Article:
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Feds declare first Colorado River shortage, order water cuts for 2022

Scientists say a combination of natural weather patterns and human-driven climate change is fueling the historic drought and dwindling water levels.
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BOULDER CITY, Nev. — The federal government declared an unprecedented water shortage for the Colorado River and Lake Mead on Monday, triggering mandatory water cuts and opening a new chapter in the worsening struggle with drought in the West.

Water supplies from the Colorado River for Arizona, Nevada and parts of Mexico will be reduced starting in January after the U.S. Bureau of Reclamation, an agency of the Interior Department, issued a formal shortage declaration for the river for the first time.

Although the first round of cutbacks will affect mainly farmers, sparing cities and homes in the short term, further drops in Lake Mead's water levels would trigger much deeper water reductions that could ultimately affect cities like Phoenix, Las Vegas and Tucson, Arizona, as well as parts of California.

"Like much of the West and across our connected basins, the Colorado River is facing unprecedented and accelerating challenges," Assistant Interior Secretary Tanya Trujillo said.

Scientists say a combination of natural weather patterns and human-driven climate change is fueling the historic drought and dwindling water levels in Lake Mead and throughout the Colorado River system.

Temperatures at Lake Mead hit 106 degrees Monday as a few boaters and swimmers cooled off in the lake, the country's largest reservoir. Towering above them was a tall shoreline streaked with wide, white stripes — rings left behind from just a couple of decades ago, when the water levels were more than 100 feet higher.

John Entsminger, who manages the Southern Nevada Water Authority, said his region will be able to easily absorb the initial cuts because of steps that were undertaken to reduce water demand, including cracking down on water-intensive landscaping. He described the situation as "extremely serious but not apocalyptic."

"We have a plan for that worst-case scenario right now. We've planned for the very bad," Entsminger said. "We have not planned for the absolute worst."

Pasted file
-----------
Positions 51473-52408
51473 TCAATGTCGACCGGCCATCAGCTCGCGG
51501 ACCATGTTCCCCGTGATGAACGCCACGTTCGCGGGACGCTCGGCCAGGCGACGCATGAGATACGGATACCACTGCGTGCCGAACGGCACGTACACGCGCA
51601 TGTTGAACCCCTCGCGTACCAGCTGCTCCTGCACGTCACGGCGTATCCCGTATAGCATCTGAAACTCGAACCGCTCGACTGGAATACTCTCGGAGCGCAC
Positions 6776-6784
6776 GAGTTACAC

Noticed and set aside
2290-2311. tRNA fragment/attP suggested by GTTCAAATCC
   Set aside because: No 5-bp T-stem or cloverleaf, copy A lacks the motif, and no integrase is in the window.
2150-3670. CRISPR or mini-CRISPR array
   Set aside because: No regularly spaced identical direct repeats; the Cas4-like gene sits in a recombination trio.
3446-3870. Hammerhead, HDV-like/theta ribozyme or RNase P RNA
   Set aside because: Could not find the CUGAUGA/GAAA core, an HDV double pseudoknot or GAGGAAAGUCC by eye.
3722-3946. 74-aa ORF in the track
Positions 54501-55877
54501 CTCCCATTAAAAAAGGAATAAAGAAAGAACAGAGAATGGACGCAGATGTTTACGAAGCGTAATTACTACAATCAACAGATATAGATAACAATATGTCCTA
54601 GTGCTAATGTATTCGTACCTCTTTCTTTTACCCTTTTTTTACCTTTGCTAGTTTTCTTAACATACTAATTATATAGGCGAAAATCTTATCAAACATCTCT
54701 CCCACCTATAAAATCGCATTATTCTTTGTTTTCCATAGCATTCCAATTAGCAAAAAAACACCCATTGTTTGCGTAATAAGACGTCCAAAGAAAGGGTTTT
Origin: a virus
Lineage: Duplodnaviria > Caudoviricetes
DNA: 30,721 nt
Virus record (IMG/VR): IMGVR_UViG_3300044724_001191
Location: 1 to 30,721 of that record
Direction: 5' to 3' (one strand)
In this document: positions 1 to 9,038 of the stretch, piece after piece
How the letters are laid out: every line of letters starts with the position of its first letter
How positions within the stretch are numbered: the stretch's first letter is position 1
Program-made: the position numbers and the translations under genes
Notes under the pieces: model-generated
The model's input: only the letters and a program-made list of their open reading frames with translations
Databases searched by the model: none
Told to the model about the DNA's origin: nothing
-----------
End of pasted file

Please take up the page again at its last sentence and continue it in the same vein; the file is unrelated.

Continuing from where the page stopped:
The water shortage declaration had been widely anticipated since May, when Lake Mead fell below 1,075 feet, the trigger point for "Level 1" water cuts in an agreement among states that rely on water from the Colorado River. The Bureau of Reclamation predicted Monday that in January, when the cuts take effect, water level will be at 1,066 feet.

Lake Mead, which sits just above Hoover Dam, feeds the lower Colorado River basin, part of a longer Colorado River system that provides water for 40 million people and electricity for millions through hydroelectric dams that control the river's flow.

Under the Level 1 cuts, Arizona will face the biggest reduction: 512,000 acre-feet, or about one-fifth of the state's allotment from the Colorado River and about 8 percent of Arizona's overall water supply. Farmers who rely on water from the Central Arizona Project canal will be most directly affected, local officials said.

At a farmer's market on the outskirts of Las Vegas, farmer Lea Bales ducked under a tent for shade from the powerful heat as she hawked squash, melons and carrots from her farm in Pahrump, Nevada — the last of the season's harvest before the fall crops go in. She said she worried that future water cuts would make her way of life unsustainable.

"I probably would not have a farm," Bales said. "Either that or I would just go so small-scale, just, like, for personal use. Because it takes a lot of water to grow a lot of vegetables."